QUEENS — On Valentine’s Day this year, Lidiya Isakbaev called her son, Boris, to make sure he was OK.
The 28-year-old, who was staying with a neighbor that day, had struggled with opioid addiction for the past eight years and his mother often worried about him.
A little after 10 p.m., her son texted her back saying he'd be home in 20 minutes — but he never showed up.
The neighbor, who had been trying to help Boris overcome his habit, called Isakbaev to tell her that her son had taken pills "and was not even able to stand up straight," his mother recalled.
So she ran to the neighbor’s apartment, where she found Boris "just sleeping,” said Isakbaev, 49, a registered nurse. When she returned to check on him the next morning, “he was still sleeping, but he was breathing with difficulty."
They called 911, but when paramedics arrived, it was too late, she said.
“He left us,” she remembered of that day, her eyes filling with tears.
The cause of Boris's death was an overdose of fentanyl and morphine mixed with Xanax, according to the city Medical Examiner’s office.
Like the Isakbaevs, tens of thousands of Bukharian Jews who immigrated to the United States primarily from Tajikistan and Uzbekistan settled mainly in Forest Hills, Rego Park and Briarwood.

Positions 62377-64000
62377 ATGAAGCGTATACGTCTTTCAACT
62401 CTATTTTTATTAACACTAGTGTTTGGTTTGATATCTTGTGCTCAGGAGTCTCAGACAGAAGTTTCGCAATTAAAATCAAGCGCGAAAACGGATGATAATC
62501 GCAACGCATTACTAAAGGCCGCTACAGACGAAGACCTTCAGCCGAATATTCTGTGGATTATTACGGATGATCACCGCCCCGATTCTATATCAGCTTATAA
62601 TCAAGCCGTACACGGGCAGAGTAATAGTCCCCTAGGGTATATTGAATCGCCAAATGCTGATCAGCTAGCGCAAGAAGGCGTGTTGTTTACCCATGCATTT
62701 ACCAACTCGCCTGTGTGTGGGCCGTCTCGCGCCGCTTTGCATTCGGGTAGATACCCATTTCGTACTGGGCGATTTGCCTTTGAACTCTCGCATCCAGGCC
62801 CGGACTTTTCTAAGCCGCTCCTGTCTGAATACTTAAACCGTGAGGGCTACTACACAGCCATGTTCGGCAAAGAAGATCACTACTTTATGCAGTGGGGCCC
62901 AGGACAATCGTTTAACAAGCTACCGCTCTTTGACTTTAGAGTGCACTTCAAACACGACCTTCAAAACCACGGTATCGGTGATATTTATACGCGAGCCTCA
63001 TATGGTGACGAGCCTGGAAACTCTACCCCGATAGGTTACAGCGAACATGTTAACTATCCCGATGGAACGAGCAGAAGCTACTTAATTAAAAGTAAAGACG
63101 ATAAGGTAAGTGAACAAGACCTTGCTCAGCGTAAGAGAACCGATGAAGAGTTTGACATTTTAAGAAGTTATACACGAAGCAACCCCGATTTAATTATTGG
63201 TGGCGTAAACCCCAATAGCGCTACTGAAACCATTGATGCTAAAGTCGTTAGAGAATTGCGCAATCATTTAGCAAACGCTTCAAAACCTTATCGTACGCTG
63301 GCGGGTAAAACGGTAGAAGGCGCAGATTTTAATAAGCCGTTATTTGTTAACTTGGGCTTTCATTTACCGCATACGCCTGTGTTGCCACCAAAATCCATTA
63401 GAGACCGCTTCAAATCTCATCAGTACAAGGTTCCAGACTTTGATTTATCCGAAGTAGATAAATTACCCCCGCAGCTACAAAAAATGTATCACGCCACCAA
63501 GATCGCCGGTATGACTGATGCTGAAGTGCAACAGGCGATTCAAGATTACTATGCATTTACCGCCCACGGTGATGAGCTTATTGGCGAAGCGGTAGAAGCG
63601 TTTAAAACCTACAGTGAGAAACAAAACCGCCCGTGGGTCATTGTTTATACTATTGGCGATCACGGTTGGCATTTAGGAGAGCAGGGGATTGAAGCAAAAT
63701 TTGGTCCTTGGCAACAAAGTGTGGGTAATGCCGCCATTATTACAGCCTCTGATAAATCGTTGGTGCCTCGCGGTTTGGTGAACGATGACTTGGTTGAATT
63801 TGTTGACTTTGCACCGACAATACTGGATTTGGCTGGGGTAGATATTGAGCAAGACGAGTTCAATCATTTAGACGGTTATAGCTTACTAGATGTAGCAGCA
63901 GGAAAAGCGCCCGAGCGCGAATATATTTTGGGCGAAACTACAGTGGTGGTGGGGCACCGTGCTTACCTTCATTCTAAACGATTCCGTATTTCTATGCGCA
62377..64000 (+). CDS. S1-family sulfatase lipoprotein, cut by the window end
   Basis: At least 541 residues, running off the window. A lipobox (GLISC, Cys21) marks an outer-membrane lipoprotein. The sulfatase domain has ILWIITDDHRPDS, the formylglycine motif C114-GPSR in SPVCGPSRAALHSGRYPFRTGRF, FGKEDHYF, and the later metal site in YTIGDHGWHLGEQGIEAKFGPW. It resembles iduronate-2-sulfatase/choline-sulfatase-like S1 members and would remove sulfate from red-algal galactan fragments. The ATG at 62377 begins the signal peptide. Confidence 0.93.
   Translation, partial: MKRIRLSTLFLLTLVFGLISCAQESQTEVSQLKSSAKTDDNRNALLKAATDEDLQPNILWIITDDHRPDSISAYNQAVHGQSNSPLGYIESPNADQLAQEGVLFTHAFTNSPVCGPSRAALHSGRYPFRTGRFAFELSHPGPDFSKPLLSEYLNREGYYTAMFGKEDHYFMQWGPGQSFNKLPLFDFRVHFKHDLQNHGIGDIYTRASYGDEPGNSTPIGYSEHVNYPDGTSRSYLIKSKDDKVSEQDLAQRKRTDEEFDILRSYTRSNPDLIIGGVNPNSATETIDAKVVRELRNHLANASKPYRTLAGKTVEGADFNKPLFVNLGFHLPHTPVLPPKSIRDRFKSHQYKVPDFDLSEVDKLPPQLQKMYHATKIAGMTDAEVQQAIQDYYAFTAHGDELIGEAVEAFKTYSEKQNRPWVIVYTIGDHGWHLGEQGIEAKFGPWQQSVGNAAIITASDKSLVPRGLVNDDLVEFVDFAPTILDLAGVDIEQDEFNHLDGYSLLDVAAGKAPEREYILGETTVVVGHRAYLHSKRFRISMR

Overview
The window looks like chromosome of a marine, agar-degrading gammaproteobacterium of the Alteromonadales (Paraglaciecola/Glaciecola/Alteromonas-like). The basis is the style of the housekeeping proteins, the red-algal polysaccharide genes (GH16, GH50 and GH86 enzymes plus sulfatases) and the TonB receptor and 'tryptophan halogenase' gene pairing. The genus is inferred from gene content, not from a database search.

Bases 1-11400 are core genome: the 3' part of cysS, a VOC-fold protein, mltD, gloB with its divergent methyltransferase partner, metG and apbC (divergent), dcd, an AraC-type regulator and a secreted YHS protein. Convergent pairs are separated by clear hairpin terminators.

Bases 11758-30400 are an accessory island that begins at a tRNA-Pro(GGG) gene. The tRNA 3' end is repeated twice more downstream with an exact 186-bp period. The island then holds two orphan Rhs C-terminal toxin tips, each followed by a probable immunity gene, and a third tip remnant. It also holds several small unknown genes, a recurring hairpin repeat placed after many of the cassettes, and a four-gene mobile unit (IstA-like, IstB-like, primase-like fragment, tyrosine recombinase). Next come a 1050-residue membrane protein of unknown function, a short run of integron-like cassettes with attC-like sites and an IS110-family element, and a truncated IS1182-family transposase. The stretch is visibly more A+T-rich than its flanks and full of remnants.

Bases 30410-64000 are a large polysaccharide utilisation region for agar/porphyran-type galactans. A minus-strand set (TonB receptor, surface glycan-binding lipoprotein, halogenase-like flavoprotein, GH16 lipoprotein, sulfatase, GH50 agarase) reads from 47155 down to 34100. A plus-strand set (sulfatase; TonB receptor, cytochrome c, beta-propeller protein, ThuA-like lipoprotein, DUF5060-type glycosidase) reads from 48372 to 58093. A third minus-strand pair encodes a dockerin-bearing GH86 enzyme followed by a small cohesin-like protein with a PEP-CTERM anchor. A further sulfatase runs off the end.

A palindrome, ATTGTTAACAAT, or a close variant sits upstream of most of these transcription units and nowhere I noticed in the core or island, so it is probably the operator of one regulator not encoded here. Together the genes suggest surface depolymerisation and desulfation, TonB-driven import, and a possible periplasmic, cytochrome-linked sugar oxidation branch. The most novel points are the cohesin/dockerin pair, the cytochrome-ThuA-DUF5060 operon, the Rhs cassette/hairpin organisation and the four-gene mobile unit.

This year alone, there were at least nine overdoses in the community — twice as many as last year — according to a local rabbi with first-hand knowledge of the situation.
The rabbi spoke on the condition of anonymity because he didn't want to be seen as betraying the community's secrets. He said the issue is sensitive and that "people don't want to embarrass the family" by revealing the cause of death.
Advocates fear the numbers may be even higher because of the stigma that comes with drug addiction in the Bukharian Jewish community.
“Death can be attributed to cardiac arrest, or families can say they died in the sleep, or that it’s unexplained or they must have had a blood clot,” explained Jonathan Katz, director of Jewish Community Services at the Jewish Board, a nonprofit providing social and mental-health services.
“And these things can all be true, but they are the result of the opioid use rather than only cause of death,” Katz added.
Since Jewish tradition requires burials to take place within 24 hours, autopsies are usually not performed in cases that do not involve the police, he added.
Katz noted that he has begun to see “more opioid abuse in the Jewish community in general over the past three to four years.”
“I think that it’s a combination of a variety of factors,” he said, citing things like doctors and drug companies promoting different types of opioids more aggressively over the past several years, as well economic and housing issues affecting many families in New York.